2. Formation of new states and alteration of areas, boundaries or names of existing states.
3. Abolition or creation of legislative councils in states.
4. Second Schedule—emoluments, allowances, privileges and so on of the president, the
governors, the Speakers, judges, etc.
5. Quorum in Parliament.
6. Salaries and allowances of the members of Parliament.
7. Rules of procedure in Parliament.
8. Privileges of the Parliament, its members and its committees.
9. Use of English language in Parliament.
10. Number of puisne judges in the Supreme Court.
11. Conferment of more jurisdiction on the Supreme Court.
12. Use of official language.
13. Citizenship—acquisition and termination.
14. Elections to Parliament and state legislatures.
15. Delimitation of constituencies.
16. Union territories.
17. Fifth Schedule—administration of scheduled areas and scheduled tribes.
18. Sixth Schedule—administration of tribal areas.

 

By Special Majority of Parliament

The majority of the provisions in the Constitution need to be amended by a special majority of the
Parliament, that is, a majority (that is, more than 50 per cent) of the total membership of each House
and a majority of two-thirds of the members of each House present and voting. The expression ‘total
membership’ means the total number of members comprising the House irrespective of fact whether
there are vacancies or absentees.
‘Strictly speaking, the special majority is required only for voting at the third reading stage of the bill
but by way of abundant caution the requirement for special majority has been provided for in the rules
of the Houses in respect of all the effective stages of the bill’3.
The provisions which can be amended by this way includes: (i) Fundamental Rights; (ii) Directive
Principles of State Policy; and (iii) All other provisions which are not covered by the first and third
categories.

 

By Special Majority of Parliament and Consent of States

Those provisions of the Constitution which are related to the federal structure of the polity can be
amended by a special majority of the Parliament and also with the consent of half of the state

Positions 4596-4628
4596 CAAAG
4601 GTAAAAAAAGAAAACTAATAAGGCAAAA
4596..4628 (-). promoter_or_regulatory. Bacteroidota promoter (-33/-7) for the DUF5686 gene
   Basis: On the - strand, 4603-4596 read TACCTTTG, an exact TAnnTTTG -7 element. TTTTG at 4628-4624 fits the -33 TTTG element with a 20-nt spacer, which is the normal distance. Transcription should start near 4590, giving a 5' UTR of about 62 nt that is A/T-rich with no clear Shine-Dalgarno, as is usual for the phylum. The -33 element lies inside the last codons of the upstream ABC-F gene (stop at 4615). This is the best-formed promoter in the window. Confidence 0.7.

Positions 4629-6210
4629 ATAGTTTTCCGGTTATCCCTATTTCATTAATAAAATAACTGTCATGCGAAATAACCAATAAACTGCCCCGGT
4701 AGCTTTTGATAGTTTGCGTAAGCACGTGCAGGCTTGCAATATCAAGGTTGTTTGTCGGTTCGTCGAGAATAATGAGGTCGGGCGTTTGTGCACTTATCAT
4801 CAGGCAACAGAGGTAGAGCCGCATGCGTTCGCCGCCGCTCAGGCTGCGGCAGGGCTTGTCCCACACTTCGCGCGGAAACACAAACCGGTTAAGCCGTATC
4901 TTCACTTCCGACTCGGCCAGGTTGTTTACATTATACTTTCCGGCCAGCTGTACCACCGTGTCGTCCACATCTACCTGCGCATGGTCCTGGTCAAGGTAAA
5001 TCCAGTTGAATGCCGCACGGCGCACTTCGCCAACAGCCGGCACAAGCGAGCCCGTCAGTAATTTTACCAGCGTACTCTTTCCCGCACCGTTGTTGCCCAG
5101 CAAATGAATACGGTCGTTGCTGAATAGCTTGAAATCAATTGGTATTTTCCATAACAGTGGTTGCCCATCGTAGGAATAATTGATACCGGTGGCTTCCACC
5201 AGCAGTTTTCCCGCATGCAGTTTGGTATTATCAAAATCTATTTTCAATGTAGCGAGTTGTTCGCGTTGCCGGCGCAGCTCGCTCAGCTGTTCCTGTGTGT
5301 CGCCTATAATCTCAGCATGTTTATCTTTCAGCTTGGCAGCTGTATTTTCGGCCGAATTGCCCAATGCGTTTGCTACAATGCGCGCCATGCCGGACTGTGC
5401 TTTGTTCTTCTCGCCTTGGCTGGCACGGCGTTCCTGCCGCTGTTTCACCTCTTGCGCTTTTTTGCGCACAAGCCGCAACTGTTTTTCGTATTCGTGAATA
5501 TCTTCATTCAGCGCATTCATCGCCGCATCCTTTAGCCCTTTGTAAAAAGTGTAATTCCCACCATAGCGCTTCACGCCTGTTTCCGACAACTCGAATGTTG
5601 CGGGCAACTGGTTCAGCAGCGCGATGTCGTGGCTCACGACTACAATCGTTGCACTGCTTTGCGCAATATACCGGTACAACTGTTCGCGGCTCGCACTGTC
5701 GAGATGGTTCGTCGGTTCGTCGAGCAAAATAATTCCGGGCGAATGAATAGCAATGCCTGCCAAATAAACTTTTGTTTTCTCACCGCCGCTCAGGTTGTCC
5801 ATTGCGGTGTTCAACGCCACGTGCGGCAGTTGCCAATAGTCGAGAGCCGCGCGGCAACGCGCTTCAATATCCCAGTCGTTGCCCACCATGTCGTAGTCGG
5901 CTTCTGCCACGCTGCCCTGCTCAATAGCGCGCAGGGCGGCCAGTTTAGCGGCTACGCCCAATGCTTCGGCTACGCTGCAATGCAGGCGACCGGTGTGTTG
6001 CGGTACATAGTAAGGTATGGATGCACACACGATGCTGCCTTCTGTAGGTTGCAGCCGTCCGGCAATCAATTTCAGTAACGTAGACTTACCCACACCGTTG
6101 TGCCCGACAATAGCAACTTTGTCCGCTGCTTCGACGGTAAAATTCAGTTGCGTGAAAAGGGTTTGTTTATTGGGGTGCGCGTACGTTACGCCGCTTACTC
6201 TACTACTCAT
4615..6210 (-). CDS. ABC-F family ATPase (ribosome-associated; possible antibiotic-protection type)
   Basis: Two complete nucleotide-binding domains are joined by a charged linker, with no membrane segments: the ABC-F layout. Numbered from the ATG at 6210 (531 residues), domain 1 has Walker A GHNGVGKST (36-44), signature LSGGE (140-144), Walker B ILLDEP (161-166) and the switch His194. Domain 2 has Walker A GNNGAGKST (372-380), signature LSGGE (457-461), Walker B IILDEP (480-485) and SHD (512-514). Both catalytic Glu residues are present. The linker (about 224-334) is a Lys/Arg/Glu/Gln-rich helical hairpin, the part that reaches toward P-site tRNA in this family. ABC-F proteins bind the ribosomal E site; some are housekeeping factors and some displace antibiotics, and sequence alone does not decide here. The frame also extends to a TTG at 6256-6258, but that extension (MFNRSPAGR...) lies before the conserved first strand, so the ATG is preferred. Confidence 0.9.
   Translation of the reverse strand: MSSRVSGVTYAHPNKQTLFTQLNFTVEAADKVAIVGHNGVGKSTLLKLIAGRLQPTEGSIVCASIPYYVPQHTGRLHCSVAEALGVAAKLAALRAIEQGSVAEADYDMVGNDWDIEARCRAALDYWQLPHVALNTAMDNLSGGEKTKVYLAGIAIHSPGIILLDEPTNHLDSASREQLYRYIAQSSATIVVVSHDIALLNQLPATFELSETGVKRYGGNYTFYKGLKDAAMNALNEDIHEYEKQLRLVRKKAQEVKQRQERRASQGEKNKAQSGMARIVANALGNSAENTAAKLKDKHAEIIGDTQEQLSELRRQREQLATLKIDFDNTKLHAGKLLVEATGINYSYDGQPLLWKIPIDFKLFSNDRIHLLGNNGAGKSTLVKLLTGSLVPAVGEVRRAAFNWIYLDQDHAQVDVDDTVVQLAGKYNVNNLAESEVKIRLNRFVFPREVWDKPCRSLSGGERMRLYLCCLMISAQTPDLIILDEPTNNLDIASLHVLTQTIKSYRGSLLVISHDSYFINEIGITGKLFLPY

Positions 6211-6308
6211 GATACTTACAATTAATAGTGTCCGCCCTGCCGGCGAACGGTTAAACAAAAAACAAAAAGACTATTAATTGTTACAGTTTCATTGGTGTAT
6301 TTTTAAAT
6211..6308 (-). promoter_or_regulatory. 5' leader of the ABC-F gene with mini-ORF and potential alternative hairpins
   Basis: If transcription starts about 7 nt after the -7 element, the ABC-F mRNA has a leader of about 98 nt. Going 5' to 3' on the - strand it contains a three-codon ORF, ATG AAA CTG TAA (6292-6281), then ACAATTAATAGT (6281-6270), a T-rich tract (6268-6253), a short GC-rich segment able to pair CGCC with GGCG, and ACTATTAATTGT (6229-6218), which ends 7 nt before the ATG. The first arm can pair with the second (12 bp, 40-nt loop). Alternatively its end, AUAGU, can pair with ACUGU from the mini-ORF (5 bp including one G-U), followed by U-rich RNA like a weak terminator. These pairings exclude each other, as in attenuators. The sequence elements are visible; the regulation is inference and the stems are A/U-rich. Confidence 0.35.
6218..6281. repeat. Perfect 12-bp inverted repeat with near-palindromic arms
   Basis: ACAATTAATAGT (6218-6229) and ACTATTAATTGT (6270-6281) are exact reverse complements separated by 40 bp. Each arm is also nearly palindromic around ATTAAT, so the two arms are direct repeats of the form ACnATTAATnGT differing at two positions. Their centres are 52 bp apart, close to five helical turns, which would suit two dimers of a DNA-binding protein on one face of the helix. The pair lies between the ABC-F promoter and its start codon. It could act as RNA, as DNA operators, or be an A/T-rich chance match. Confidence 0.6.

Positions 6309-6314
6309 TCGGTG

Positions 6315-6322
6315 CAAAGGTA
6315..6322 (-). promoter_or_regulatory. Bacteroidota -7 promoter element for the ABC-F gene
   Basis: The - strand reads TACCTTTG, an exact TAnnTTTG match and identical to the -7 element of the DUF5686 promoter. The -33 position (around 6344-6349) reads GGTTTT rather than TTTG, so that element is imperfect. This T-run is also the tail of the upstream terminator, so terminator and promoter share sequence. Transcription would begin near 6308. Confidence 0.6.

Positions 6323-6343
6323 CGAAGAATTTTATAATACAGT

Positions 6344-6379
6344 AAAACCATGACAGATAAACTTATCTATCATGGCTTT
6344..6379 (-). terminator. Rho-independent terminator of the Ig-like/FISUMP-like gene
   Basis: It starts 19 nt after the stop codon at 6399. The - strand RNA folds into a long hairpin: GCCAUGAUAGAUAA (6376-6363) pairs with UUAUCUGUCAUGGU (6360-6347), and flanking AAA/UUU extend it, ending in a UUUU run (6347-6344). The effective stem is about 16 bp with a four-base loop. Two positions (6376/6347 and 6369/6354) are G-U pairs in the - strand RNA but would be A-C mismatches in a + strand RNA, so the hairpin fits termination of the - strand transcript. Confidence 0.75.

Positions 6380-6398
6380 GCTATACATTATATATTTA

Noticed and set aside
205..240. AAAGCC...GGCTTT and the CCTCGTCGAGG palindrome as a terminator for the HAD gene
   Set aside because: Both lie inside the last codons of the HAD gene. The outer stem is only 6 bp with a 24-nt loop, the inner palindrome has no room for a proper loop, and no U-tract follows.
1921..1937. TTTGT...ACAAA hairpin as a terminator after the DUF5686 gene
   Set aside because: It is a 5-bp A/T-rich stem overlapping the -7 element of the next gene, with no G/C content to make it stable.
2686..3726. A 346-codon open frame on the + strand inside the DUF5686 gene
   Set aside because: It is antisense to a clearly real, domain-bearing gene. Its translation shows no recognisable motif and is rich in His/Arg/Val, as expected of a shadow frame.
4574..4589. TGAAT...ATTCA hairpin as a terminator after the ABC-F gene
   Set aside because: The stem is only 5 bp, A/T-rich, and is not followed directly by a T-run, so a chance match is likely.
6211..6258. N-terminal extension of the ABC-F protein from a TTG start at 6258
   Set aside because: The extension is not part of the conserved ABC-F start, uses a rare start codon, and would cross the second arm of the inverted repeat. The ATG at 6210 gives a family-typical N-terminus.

legislatures by a simple majority. If one or some or all the remaining states take no action on the bill,
it does not matter; the moment half of the states give their consent, the formality is completed. There is
no time limit within which the states should give their consent to the bill.

The following provisions can be amended in this way:

1. Election of the President and its manner.
2. Extent of the executive power of the Union and the states.
3. Supreme Court and high courts.
4. Distribution of legislative powers between the Union and the states.
5. Any of the lists in the Seventh Schedule.
6. Representation of states in Parliament.
7. Power of Parliament to amend the Constitution and its procedure (Article 368 itself).

CRITICISM OF THE AMENDMENT PROCEDURE

Critics have criticised the amendment procedure of the Constitution on the following grounds:

1. There is no provision for a special body like Constitutional Convention (as in USA) or
Constitutional Assembly for amending the Constitution. The constituent power is vested in the
Parliament and only in few cases, in the state legislatures.

2. The power to initiate an amendment to the Constitution lies with the Parliament. Hence, unlike
in USA4, the state legislatures cannot initiate any bill or proposal for amending the
Constitution except in one case, that is, passing a resolution requesting the Parliament for the
creation or abolition of legislative councils in the states. Here also, the Parliament can either